Fusing Orthogonal Technologies

The final report for this workshop is available at:


ADSA05 focused on fusing orthogonal technologies for detecting explosives for aviation applications. This workshop was the fifth in a series dealing with algorithm development for security applications.  The pattern with the series has been to deal broadly with a new topic in the odd-numbered workshops in order to scope out the topic. The even-number workshops are then used to address a focused application related to the topic. The present workshop followed this pattern by broadly addressing the topic of fusion, which is also known as sensor fusion or data fusion.

The topic of fusion was chosen for the workshop in order to support the Department of Homeland Security’s (DHS) objective of improving the performance of existing technologies, where performance is defined as increased probability of detection, decreased probability of false alarms, lower threat mass and increased number of types of explosives. There is evidence that existing technologies will eventually be unable to satisfy DHS’s requirements for improved performance unless they are fused with other technologies.

Much of the discussion at the workshop dealt with defining the terms fusing, orthogonal and technology. Multiple definitions exist for each of the terms.  Additional discussions dealt with improved performance of new and emerging technologies when deployed as stand-alone systems and when fused. The discussion of improved performance was primarily addressed how to increase the probability of detection and reduce the probability of false alarms. Additional discussions dealt with operational issues such of cost of ownership, concept of operations and risk-based screening.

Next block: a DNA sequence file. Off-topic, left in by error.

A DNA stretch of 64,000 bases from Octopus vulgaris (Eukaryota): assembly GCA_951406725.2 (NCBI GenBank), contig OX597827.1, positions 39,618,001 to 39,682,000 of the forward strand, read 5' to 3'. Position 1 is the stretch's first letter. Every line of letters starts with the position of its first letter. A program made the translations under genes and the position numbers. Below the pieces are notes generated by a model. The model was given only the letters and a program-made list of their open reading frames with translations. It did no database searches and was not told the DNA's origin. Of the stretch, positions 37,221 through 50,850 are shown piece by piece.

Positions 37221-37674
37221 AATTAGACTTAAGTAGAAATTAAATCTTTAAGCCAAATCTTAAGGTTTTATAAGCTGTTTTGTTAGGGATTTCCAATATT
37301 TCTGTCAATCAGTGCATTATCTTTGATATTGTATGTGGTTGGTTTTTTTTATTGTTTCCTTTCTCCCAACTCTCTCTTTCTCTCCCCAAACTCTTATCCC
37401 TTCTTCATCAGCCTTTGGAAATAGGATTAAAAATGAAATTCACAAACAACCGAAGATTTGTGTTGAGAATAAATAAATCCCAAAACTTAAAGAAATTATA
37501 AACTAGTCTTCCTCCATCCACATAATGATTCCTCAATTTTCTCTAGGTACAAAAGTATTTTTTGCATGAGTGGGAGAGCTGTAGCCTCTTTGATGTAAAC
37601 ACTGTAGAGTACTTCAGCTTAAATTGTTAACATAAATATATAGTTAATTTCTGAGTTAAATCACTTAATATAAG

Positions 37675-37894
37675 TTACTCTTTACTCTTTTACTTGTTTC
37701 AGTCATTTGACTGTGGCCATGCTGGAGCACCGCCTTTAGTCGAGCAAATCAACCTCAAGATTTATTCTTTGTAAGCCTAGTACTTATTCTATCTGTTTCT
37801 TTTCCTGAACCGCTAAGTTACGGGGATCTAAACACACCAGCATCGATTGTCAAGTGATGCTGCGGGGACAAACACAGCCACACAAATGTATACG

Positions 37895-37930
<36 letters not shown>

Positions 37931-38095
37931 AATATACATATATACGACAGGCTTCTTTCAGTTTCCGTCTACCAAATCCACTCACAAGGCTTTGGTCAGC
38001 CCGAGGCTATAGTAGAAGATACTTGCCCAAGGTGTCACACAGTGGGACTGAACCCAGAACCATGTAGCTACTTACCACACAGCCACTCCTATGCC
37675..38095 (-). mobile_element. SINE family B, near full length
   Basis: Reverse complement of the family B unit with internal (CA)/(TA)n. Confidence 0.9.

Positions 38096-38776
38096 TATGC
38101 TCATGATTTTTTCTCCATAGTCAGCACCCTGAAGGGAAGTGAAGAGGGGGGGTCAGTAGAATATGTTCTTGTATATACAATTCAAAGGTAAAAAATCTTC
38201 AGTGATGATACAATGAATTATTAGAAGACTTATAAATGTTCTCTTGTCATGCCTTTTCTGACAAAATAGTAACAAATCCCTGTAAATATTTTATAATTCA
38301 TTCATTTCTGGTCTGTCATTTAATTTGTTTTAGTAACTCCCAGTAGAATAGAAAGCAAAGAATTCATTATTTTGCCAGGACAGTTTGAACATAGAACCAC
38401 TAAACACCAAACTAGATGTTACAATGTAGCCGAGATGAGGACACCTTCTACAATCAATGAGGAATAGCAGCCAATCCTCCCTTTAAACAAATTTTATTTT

Workshop Outcomes

Finding: DHS is not well educated in fusion and its terminology.
Recommendation: DHS should define terms used by fusion experts in R&D and other fields.

Finding: DHS has experience with fusing systems and some of these have failed.
Recommendation: Need to learn why these systems failed.
Recommendation: Need to focus on a particular problem and try to solve it to set precedence.
Recommendation:  Need to establish performance metrics to be able to judge effectiveness of individual sensor systems and compare improvements due to fusing two or more systems.
Recommendation: Address how technologies are designed and chosen so that, when fused, the resulting fused system has better performance than existing technologies.

Finding: Risk-based fusion was discussed, but was not part of the workshop.
Recommendation: This topic needs to be a focus and discussed.